$9.99 for an e-book is an outrage. A flat out crime. There is a lot of talk in the media of how publishers are pulling away from the internet behemoth (AKA: Amazon) in favor of the sales model Apple is offering. And why wouldn’t they? After all, everyone knows that Apple corp. is the Mecca of user friendly prices and consumer driven affordability. In fact, their new tablet generated more buzz then the tablet Moses introduced. Even though Moses’ tablet was wireless and buttonless, and even came with its own set detailed instructions, it didn’t generate this much noise. Never mind that the instructions were supposed to be handed down from a higher power.
Apple’s [tablet] comes from a way, way higher authority. The Immortal omnipresence of Steve Jobs. Moreover, it has an app store. Take that, burning bushes.
But I digress.
Instead of letting the market dictate the price of an electronic reproduction (which in reality costs close to nothing to digitize) they are pulling away and opting for the pricier sales model? Perfect.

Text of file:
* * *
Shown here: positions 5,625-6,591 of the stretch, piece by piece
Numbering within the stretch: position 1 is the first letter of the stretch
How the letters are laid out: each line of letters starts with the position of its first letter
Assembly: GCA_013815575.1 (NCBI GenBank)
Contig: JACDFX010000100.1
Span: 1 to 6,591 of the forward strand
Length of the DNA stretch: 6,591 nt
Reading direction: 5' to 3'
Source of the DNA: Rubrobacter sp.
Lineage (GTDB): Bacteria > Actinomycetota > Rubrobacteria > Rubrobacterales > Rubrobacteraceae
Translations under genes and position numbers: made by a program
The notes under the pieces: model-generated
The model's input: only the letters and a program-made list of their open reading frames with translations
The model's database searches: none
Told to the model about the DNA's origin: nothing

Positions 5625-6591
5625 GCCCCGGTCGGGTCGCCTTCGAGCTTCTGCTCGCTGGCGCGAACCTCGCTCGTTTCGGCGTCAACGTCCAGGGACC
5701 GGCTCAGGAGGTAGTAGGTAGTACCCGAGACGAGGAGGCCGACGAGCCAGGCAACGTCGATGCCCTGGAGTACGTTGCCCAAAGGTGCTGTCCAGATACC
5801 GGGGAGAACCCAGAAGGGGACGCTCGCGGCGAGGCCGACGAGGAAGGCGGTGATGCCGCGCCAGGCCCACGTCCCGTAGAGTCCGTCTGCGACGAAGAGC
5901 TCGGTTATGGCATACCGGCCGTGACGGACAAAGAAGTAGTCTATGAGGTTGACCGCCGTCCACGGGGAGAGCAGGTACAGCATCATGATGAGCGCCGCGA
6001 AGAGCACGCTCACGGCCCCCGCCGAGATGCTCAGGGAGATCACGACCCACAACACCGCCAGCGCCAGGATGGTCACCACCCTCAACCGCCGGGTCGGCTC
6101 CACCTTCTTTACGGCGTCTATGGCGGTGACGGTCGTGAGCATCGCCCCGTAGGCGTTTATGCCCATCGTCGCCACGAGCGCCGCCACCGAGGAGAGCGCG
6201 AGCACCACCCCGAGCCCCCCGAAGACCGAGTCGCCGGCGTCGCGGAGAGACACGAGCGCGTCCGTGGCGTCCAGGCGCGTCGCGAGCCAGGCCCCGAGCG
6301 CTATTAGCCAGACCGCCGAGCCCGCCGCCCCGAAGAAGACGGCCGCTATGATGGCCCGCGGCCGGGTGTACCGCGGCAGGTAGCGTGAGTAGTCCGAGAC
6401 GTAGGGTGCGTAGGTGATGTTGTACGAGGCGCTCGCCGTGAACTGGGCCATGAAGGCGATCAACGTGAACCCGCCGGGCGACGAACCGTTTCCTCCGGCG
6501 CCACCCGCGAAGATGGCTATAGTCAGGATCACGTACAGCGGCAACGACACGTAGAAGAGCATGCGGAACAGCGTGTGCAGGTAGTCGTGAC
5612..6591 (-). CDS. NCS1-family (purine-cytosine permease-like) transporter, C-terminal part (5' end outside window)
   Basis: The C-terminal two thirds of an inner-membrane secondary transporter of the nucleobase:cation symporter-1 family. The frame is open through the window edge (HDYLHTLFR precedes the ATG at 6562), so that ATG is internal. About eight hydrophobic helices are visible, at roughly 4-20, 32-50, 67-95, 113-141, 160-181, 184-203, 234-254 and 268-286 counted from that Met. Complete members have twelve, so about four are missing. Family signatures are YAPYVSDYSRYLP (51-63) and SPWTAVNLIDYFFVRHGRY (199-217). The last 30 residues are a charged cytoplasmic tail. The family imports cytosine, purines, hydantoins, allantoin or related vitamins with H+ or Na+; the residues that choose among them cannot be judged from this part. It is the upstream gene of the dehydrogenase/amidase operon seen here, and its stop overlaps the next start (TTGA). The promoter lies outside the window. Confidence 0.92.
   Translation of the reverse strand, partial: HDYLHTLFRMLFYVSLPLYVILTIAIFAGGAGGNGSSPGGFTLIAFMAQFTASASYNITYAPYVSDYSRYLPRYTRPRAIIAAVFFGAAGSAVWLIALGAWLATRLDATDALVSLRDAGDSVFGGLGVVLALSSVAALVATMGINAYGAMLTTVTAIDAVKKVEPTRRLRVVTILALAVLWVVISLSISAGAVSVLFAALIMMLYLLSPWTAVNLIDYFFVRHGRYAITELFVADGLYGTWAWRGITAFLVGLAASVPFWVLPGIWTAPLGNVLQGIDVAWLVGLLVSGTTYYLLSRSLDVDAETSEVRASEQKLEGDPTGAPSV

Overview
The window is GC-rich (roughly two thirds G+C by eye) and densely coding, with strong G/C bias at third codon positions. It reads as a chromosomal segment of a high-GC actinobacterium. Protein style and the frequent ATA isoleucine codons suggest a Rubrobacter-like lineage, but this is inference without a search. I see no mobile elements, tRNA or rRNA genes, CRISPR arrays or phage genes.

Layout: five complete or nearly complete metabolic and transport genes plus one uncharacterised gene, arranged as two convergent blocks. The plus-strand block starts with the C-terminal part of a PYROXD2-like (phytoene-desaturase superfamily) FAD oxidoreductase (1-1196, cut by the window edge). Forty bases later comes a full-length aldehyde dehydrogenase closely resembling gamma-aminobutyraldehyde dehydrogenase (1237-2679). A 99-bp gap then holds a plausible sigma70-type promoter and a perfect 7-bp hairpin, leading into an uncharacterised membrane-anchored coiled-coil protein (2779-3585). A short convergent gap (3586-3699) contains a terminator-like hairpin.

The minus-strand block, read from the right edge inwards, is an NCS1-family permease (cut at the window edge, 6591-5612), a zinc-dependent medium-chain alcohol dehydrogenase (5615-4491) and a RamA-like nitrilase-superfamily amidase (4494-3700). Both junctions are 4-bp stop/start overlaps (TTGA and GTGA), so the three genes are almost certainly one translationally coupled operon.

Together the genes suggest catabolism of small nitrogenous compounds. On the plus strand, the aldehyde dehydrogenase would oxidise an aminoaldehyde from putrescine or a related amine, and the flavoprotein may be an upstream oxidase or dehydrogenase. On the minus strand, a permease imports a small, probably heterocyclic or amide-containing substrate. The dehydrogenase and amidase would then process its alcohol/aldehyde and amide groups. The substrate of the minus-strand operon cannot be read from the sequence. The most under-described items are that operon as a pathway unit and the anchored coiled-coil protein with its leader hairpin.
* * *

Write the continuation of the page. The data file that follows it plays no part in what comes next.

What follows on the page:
Way to alienate readers. Great work guys.
That has about as much brains behind it as the recording industry and their struggle to keep CD’s alive. Holding on to the old ways is only chasing away the customers who want information now, and accessible. It’s simple. I’d rather sell 30000 copies of something at $6.99 then 8000 at $14.99. A broader audience is reached, which creates talk and talk beckons more sales. I’m not even going to get into the illegal downloading that is heading our way.
I’m not an e-book reader, having a strong preference for the feel and smell of paper when I read, but I do know more and more people are. The price of things should go down (and not up) to keep customers coming back. If my book comes out as an e-book, I’d want it to be a cheap as humanly possible. I’d rather have people clicking and downloading instead of thinking “gosh, I don’t know if I wanna spend $14.99 for a writer I don’t know.” But people will go out, and buy it, and support the few books that already have an audience, while torpedoing the entire next generation of authors and their books.